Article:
What gets to me is that when I ask for advice on what med schools will make accommodations, I get in return a million reasons why they shouldn't accept quadriplegics. This was not the intent of my question.

    Besides, there are so many reasons why a quadriplegic would be a beneficial addition to the field of medicine.

    It might help if you guys read this article:

    http://www.aamc.org/newsroom/reporter/feb06/viewpoint.htm
     
  23. Mr Cookie Pants

    Mr Cookie Pants Living the chief life

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    Personally, I think that your brain could be better used for research. We have a PhD in our SCI (Spinal Cord Injury) lab in a chair who obviously has more personal reasons to research.

    I commend your heart, but what will you do during your rotations? How will you round (not move around but all the aspects). Your skills as a diagnostician are not compromised but unfortunately it just does not seem very practical in the present. Sorry for the harsh words. Good Luck.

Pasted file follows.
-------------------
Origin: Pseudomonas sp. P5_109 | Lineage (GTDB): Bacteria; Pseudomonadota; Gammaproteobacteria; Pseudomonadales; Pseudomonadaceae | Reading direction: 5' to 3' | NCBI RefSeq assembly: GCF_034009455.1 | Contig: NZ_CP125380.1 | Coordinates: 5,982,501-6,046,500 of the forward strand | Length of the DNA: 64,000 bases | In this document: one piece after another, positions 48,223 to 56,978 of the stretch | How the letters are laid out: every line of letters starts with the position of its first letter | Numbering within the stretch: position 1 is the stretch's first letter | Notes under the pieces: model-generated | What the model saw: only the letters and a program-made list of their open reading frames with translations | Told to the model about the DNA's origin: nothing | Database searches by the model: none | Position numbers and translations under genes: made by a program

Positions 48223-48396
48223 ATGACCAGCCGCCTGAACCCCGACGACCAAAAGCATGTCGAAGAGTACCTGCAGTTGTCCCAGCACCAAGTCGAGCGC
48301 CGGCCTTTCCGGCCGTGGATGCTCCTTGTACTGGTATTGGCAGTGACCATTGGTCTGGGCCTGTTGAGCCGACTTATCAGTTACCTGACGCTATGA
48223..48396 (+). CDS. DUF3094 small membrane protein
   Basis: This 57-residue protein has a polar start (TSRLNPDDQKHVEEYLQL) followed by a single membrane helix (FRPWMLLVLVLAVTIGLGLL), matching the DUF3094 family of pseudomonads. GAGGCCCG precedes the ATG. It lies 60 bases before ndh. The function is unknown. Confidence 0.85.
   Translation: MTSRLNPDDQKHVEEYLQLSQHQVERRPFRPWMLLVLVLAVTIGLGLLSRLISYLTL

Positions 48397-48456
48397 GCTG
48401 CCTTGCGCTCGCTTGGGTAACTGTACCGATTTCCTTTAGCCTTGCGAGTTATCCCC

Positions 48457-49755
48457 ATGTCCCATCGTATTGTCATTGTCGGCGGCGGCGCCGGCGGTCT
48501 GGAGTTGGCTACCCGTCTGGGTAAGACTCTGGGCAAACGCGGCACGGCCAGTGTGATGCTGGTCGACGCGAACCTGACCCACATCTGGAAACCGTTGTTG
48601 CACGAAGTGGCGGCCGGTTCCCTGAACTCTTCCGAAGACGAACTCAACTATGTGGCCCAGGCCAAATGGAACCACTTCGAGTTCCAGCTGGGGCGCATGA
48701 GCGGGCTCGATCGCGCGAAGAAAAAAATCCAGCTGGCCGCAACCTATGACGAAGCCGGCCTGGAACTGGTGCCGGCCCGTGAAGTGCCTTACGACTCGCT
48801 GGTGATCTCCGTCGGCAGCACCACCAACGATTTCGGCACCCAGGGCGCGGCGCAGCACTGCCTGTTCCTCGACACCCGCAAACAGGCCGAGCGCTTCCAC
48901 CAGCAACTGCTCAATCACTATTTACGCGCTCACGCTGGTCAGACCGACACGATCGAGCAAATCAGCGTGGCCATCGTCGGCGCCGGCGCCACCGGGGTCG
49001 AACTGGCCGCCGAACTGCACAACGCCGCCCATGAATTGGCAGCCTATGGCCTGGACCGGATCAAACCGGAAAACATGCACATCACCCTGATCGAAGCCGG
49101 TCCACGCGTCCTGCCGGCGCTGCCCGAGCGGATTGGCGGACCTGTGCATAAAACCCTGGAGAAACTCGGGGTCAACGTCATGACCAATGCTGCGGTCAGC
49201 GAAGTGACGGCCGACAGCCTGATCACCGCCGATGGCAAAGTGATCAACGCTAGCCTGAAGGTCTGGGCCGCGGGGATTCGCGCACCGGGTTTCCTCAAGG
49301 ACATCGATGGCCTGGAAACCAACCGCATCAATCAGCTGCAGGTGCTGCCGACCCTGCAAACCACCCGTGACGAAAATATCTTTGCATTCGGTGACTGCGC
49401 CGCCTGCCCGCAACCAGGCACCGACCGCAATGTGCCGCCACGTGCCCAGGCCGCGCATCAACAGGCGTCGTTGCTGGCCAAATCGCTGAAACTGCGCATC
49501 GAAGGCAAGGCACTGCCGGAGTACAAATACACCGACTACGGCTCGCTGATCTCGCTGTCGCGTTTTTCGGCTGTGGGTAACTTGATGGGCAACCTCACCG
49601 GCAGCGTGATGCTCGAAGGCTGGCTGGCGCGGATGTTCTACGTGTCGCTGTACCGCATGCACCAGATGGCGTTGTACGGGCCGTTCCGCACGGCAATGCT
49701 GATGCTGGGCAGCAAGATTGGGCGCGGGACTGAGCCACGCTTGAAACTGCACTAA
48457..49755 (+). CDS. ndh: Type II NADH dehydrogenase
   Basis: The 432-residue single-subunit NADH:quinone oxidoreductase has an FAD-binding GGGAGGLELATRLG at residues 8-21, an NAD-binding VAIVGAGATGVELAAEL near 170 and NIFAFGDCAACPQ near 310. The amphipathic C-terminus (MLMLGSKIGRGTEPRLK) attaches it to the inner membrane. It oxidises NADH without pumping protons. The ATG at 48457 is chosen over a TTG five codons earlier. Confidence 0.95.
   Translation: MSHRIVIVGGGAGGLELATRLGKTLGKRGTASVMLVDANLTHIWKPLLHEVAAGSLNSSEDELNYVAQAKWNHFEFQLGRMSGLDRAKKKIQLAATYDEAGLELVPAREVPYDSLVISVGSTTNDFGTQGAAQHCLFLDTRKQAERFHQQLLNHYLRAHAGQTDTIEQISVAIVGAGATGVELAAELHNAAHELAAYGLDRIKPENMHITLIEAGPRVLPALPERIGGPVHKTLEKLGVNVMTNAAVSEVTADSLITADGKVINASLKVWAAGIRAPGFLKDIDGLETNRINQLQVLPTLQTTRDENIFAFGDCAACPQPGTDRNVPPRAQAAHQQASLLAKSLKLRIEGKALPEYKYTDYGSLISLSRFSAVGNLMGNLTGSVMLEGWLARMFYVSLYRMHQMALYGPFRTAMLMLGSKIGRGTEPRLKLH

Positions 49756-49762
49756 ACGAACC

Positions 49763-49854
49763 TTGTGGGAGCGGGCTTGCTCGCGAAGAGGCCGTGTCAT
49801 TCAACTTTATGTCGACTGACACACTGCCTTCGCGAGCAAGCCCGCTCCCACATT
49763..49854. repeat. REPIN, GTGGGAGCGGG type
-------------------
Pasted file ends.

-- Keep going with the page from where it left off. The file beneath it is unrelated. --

24. walderness

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    Thanks, ooch, I did hear about the woman at ucla. i havent gotten them explicitly state that they will take a quadriplegic but I am applying there. Too bad it's super competitive. That goes for UCSF as well.

    The problem is that most schools won't address the issue until I've submitted application. So thanks for the help in providing any precedence you're aware.
     
  25. Law2Doc

    Law2Doc 5K+ Member
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    This is a discussion forum. You started an interesting discussion. If folks knew an answer to your question they would chime in. But truth of the matter is there simply aren't many quadriplegic's in med school, and so few people on here are going to know of schools that are willing to make such accommodations. You probably already know more about it than anyone on here, based on the role models you have described.